ESPN’s Amanda Rykoff went down to Citizens Bank Park last week to check out the “Baseball 101” program the Phillies have put on for female fans the past several years. As she reports, it’s kind of a misnomer, because the program is not about educating allegedly uninitiated women about the basics of baseball. No, it’s much cooler and respectful of their phanatical phans:
This day is an opportunity for the passionate, knowledgeable female fans who make up nearly half of the Phillies’ fan base to experience an all-access, behind-the-scenes look at the team they follow so loyally, with some female bonding and a lot of fun along the way. There are no rudimentary explanations of balls and strikes, double plays or RBI. Not a single pink hat or T-shirt was spotted among the 147 participants.
These women know their WHIP and their OPS. And they love the game of baseball as much as they love their team.
Baserunning clinics put on by Juan Samuel. Bullpen sessions with Rich Dubee. Very cool stuff that I’m guessing most of us, male or female, would love to do if given the opportunity.
Good reading. Check it out.
UPDATE: Chris F.’s first comment made me ashamed of myself. I’m sorry I failed everyone by not baiting Phillies fans here. Let me make amends: I do have one question about the Baseball 101 program, however: who do they have teaching the clinic about irrationally thinking that Ryan Howard is an MVP-caliber hitter? That has to be part of the bill, right?
Ahhhhh. That’s better.
Nationals’ outfielder Adam Eaton was carried off the field after stumbling over first base on Friday night. In the ninth inning of the Nationals’ 7-5 loss to the Mets, Eaton appeared to catch his ankle on the bag as he ran out an infield single, suffering a leg injury on the fall. He was unable to put pressure on his left leg after the play and required assistance by two of the Nationals’ athletic trainers as he exited the field.
Eaton is scheduled to undergo an MRI on Saturday, but Nationals’ manager Dusty Baker told reporters that it “doesn’t look too good.” It’s the first significant leg injury the outfielder has sustained since 2014, when he went on the 15-day disabled list with a hamstring strain. He’ll likely be replaced by Michael Taylor in center field for the next couple of games, though that could be a temporary fix as the Nationals seek a better solution during Eaton’s recovery process.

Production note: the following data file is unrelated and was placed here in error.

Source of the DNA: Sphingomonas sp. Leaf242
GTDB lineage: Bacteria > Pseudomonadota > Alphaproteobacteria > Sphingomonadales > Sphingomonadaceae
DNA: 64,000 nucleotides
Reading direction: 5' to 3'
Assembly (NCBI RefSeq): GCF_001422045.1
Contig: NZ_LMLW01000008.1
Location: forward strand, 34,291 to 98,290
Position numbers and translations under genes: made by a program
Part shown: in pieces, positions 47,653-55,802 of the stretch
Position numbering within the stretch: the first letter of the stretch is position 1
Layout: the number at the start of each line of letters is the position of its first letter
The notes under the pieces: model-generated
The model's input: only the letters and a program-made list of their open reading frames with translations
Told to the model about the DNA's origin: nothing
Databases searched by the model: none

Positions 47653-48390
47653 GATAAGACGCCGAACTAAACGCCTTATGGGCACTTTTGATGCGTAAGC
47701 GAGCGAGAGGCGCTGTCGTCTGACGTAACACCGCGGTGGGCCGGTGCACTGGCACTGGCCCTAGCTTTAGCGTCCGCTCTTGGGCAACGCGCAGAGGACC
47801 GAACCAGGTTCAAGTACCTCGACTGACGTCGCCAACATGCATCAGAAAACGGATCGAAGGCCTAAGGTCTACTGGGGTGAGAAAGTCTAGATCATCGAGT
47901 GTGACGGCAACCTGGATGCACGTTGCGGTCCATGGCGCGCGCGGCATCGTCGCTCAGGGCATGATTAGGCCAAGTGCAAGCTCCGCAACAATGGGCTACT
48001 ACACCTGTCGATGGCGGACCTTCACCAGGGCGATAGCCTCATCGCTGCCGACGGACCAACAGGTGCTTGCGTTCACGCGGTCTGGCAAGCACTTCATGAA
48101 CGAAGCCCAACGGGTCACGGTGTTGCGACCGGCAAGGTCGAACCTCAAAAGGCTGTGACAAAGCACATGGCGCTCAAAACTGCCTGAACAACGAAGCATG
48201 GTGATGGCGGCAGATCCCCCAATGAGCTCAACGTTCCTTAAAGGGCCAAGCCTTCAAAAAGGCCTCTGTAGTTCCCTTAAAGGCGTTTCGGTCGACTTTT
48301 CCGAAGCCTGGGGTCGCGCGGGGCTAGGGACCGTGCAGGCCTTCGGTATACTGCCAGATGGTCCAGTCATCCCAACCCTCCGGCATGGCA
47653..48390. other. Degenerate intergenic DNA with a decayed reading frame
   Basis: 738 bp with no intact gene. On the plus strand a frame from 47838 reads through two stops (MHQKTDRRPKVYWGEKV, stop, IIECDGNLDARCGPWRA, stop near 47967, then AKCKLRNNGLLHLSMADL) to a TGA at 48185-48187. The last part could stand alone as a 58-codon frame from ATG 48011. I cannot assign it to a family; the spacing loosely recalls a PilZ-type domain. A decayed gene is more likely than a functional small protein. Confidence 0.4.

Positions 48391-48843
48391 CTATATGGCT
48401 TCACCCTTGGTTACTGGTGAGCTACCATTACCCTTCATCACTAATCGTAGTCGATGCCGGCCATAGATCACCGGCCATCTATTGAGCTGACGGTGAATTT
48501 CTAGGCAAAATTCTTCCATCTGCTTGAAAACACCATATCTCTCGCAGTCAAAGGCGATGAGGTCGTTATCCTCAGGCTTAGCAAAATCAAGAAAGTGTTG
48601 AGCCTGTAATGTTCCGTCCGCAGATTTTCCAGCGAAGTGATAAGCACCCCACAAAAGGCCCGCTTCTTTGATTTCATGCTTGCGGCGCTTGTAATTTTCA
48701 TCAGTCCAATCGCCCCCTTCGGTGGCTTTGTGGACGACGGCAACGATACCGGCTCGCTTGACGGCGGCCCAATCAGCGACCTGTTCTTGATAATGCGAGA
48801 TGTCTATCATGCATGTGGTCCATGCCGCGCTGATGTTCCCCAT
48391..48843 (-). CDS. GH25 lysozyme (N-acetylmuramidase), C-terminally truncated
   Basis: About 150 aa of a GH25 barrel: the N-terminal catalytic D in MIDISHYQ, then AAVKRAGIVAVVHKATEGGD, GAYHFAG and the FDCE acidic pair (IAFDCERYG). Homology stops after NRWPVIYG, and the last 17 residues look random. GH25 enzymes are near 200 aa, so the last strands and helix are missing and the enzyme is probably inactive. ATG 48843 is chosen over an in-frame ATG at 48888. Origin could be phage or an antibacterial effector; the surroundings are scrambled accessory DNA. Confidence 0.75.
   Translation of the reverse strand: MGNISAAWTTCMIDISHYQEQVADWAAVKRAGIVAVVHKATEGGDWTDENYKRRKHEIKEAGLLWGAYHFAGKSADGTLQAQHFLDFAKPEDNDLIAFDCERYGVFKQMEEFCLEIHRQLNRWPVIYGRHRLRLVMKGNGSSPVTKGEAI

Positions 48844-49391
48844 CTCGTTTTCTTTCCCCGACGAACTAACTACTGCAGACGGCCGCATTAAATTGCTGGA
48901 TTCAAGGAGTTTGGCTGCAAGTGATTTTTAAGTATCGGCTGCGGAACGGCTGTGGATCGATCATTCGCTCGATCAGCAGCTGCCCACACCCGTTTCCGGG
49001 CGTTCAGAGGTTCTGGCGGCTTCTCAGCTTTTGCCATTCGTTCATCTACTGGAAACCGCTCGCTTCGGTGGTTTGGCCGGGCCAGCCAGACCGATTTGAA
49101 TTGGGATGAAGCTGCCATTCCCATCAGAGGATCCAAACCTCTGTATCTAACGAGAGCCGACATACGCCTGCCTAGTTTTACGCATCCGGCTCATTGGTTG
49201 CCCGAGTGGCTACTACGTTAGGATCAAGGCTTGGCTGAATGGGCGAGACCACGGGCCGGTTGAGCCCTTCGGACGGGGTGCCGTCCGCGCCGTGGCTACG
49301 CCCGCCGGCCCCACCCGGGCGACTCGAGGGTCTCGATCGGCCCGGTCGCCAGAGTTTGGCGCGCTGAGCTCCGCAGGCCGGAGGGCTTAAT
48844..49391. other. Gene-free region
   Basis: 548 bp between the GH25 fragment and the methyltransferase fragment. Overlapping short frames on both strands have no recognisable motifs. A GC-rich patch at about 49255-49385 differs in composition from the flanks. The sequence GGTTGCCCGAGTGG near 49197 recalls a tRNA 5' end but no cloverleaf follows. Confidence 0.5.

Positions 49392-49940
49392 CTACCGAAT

It’s been just over a week since Giants’ left-hander Madison Bumgarner got a serious scare after a nasty dirt bike accident. He escaped with bruised ribs and a Grade 2 strain of his left shoulder AC joint, but there was some speculation that the injuries would cause a significant, if not permanent, setback in the southpaw’s career. Thankfully, things aren’t looking quite so bleak today. Not only will Bumgarner not require surgery, but he could return as soon as the week following the All-Star break, the Giants said Friday.
Of course, that timeline is wholly dependent on how smoothly the recovery process goes, so nothing is set in stone yet. NBC Sports Bay Area’s Alex Pavlovic estimates 2-3 months of rest and rehab, including “two months before he can get back on the mound and then another three to four weeks of throwing and rehab starts before he’s big league-ready.” It’s a long and laborious schedule, but still looks much better than any surgical alternative.
Prior to the accident, Bumgarner was working on a solid start to the 2017 season. He maintained a 3.00 ERA, 1.3 BB/9 and 9.3 SO/9 through 27 innings with the club, though his average 1.75 runs of support per start fed into an 0-3 record.